The deadline for proposing a MAP or any other Independent Study during the academic year falls on Monday of the week following the end of the pre-registration period. Deadline for students who were on Off-Campus Study the semester prior to the MAP, or who are applying for the second semester of a two-part MAP is the Friday of the first full week of classes.
The application should set out a clear set of goals and a highly detailed plan, including the questions or problems you intend to address and how you intend to go about addressing them.
Supplies needed to complete the project (poster, artwork, photocopies, etc.) are the responsibility of the student and the academic department. If your MAP will incur special costs or expenses, please be sure to include a tentative budget with the application.
Planning a Summer MAP
Timing and Time Commitment
The standard ten-week period for a summer MAP begins with the week of Memorial Day and ends in early August. Summer MAPs require both a faculty request for funding (due 1st Friday in February) and a student MAP application. Planning summer MAPs must begin very early. All summer MAP students receive a stipend awarded by the Committee for the Support of Faculty Scholarship, so faculty desirous of mentoring students in an advanced project during the summer must submit a funding request form before the February deadline. A CSFS request for funding is necessary for student-initiated projects as well as for MAPs based on a faculty member's research. Summer MAPs differ from those pursued during the academic year. The summer MAP is expected to be a full-time on-campus endeavor (this is why the College pays a stipend to the summer MAP student, as well as why students cannot be employed elsewhere on campus during the MAP). Mentors are expected to provide frequent and regular supervision, including at least two regularly scheduled meeting per week that the MAP is conducted.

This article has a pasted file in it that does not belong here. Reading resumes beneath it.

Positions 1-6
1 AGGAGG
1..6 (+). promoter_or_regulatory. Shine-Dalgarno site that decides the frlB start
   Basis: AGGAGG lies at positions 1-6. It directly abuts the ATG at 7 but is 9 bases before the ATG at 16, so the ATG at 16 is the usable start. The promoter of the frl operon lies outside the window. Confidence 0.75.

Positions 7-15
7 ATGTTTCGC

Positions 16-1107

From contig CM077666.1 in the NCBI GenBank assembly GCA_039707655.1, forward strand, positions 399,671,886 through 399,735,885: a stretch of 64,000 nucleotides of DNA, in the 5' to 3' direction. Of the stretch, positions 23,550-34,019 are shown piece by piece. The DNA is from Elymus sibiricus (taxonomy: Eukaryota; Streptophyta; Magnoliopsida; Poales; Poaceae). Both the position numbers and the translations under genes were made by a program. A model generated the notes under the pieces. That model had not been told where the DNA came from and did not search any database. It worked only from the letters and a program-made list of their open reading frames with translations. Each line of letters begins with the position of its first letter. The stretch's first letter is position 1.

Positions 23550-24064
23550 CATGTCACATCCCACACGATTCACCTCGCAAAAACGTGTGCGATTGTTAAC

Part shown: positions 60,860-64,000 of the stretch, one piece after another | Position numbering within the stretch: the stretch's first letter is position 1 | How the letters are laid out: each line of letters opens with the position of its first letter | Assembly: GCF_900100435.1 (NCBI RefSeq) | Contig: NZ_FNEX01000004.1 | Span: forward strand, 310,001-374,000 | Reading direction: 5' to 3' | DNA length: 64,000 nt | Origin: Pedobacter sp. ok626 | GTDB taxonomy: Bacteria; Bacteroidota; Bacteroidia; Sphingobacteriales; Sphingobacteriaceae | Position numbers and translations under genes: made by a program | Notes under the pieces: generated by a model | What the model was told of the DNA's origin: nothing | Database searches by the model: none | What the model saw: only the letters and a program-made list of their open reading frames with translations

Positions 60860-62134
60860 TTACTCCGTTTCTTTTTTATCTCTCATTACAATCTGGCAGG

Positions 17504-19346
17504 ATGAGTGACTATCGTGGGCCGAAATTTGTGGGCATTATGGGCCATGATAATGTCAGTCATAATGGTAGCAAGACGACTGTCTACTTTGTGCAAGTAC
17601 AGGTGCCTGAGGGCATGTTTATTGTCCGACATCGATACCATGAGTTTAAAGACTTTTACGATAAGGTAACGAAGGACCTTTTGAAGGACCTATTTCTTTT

Defining Projects and Identifying Summer MAP Students and Mentors
Faculty members who normally use student assistants in their summer research programs apply for funds for student summer stipends as a matter of course each year, and identify qualified MAP candidates late in the Spring semester. Because summers are reserved for faculty research, opportunities for student-initiated summer MAP projects are very restricted. Students who hope to pursue a summer research program of their own devising must discuss their plans with potential mentors well before the February deadline for summer funding requests. They should develop for the application a clear set of goals and a highly detailed plan, including the questions or problems they intend to address and how they intend to go about addressing them. Students who are on a Personal leave of Absence or an Emergency/Medical Leave of Absence are eligible for summer independent study, directed research or MAPS, provided the following conditions are in place:
- The MAP meets Grinnell’s standards for summer MAPS
- The student has filed a personal or emergency/medical leave return letter and has been granted approval to return for the subsequent semester
- The student will be registering in April for fall classes
- The student must sign a promissory note agreeing to repay the stipend and appropriate tuition for the credits they earned if they do not enroll for the fall term.